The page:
LIMA, PERU, MAY 30 -- The United States is "deeply concerned about the manner in which" Sunday's runoff election was conducted, the State Department said Tuesday.
"Secretary (Madeleine) Albright will be consulting with Secretary General Gaviria and our regional partners on next steps," spokesman Richard Boucher said in a statement.
Albright is in Portugal at a summit between the United States and members of the European Union.
The State Department awaits a report from Peru election observer mission chief Eduardo Stein's report before an emergency meeting Wednesday of the OAS, Boucher said. Stein left Peru in frustration Friday after the Peruvian government said it was going go ahead with Sunday's vote. He had asked for a 10-day postponement to test software used in the elections. Both the Fujimori government and challenger Alejandro Toledo balked in postponement negotiations.
Fujimori's quest for a third five-year term as president spun into international and domestic crisis when his government decided to hold Sunday's election without support or observation.
Fujimori's challenger, Toledo, who worked his way from a shoeshine boy in a poor northern Peruvian town to a Stanford Ph.D. and a job stint as a World Bank consultant, withdrew from the runoff election last week, declaring the election rigged by the Fujimori government.
International observer groups -- including the OAS -- pulled observers in from the interior Thursday night and withdrew support and participation.
President Alberto Fujimori responded to international criticism but stopped short of addressing the United States Monday night in a televised interview on CNN.
"This is the result of an election which is just, fair, transparent and unfortunately we couldn't have international observers, as we wanted. We invited them. But this is not a dictatorship," Fujimori said.
But Toledo reaffirmed his vow Tuesday to oust Fujimori by the 28 July inauguration.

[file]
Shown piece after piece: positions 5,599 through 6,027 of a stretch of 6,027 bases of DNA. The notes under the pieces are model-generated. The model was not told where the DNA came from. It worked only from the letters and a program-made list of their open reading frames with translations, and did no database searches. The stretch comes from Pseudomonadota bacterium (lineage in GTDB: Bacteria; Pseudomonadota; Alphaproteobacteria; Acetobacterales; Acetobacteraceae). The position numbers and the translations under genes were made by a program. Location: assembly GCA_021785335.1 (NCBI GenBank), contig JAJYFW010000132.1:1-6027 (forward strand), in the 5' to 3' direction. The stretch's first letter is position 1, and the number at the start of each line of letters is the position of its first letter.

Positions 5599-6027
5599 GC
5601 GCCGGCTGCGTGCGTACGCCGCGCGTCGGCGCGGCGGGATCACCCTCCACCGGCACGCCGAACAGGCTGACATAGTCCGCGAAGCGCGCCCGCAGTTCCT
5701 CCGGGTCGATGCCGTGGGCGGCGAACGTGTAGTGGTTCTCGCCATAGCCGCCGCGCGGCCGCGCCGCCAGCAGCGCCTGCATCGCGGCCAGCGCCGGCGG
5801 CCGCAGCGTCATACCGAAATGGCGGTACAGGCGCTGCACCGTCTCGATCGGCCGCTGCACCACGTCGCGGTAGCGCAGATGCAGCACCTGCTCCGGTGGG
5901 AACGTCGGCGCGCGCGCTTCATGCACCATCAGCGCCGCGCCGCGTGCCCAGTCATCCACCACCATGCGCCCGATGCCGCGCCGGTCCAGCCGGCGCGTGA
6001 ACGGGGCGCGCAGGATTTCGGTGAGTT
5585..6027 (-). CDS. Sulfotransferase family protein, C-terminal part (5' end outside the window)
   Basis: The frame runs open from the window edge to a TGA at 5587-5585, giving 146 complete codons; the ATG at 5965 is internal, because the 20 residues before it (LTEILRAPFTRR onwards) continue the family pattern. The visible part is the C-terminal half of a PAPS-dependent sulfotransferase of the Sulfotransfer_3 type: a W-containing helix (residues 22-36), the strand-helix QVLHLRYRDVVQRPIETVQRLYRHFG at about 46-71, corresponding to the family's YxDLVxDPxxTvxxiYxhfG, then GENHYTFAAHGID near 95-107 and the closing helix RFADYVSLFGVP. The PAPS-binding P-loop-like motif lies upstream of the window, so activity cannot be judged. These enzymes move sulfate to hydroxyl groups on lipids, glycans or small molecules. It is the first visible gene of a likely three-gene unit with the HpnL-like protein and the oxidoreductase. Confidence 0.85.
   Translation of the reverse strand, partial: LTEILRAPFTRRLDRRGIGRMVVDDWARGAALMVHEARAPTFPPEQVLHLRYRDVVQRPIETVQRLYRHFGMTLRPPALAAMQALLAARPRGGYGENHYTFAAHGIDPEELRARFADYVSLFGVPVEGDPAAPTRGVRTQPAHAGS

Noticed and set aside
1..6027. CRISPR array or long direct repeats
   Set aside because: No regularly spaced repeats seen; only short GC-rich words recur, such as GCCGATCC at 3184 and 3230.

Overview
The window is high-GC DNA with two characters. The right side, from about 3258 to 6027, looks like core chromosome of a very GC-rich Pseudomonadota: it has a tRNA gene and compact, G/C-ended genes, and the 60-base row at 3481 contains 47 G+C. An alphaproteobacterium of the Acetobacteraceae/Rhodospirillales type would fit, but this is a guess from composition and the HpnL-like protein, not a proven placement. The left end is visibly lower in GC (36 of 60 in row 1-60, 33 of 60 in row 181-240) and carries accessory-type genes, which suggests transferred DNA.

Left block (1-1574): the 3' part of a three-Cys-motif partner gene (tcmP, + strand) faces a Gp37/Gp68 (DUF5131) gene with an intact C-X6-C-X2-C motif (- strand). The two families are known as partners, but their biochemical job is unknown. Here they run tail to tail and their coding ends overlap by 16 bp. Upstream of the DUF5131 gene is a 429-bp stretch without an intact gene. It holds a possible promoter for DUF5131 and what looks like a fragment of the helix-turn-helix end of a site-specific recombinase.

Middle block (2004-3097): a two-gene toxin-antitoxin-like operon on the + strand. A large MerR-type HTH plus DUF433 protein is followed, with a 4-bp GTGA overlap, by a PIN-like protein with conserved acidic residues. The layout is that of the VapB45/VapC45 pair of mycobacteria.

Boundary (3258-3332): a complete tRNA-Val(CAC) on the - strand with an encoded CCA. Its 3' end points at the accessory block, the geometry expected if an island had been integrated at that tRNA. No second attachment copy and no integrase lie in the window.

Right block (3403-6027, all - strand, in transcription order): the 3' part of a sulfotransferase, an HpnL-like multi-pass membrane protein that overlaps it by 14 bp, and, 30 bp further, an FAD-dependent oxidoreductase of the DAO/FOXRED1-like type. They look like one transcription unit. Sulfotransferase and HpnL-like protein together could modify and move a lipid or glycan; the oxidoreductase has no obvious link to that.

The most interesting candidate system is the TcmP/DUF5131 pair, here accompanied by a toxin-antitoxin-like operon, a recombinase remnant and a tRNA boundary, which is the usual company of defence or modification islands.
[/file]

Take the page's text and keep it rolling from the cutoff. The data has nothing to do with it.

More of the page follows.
"National peaceful resistance and the actions of the international community will remove him," affirmed Toledo at a conference with the foreign press.
Toledo said he would remain in Peru and send representatives to the Wednesday OAS meeting in Washington. Toledo said that he doesn't welcome sanctions, but they might bring Fujimori to his knees.
Following the close of the polls Sunday night, an estimated 80,000 to 100,000 thousand people gathered in the historic Plaza de San Martin at a rally called by Toledo.
Lima streets have remained calm as the city returned to work this week. But a group of university students -- la Federacin de Estudiantes -- announced it will rally in front of the Public Ministry building Wednesday afternoon. Yomar Melnder, the group's president, also said students are organizing a June 8 march.
Toledo has only mentioned that he will call for a march "of millions of Peruvians" on Lima on July 26, if Fujimori moves for a third ascension to the presidency on July 28.
The Peruvian National Electoral Process Office reported the official vote tally 94.42 percent complete with Fujimori winning 74.57 percent and Toledo bringing in 25.43 percent of the valid votes. Intentionally voided and blank votes accounted for some one-third of the count.
For the business community, the coming actions of the United States will have "significant implications in the decisions taken by foreign investors," according to a Lima-based representative of the investment bank Morgan Stanley.
"In the case of projects involving longer terms, the decisions in all cases will be to postpone and wait a while until the political situation evolves over the next two months," Carlos Perez said in a radio interview Tuesday.
"The United States has great weight in the decisions" made by the World Bank and the Inter-American Bank, he added.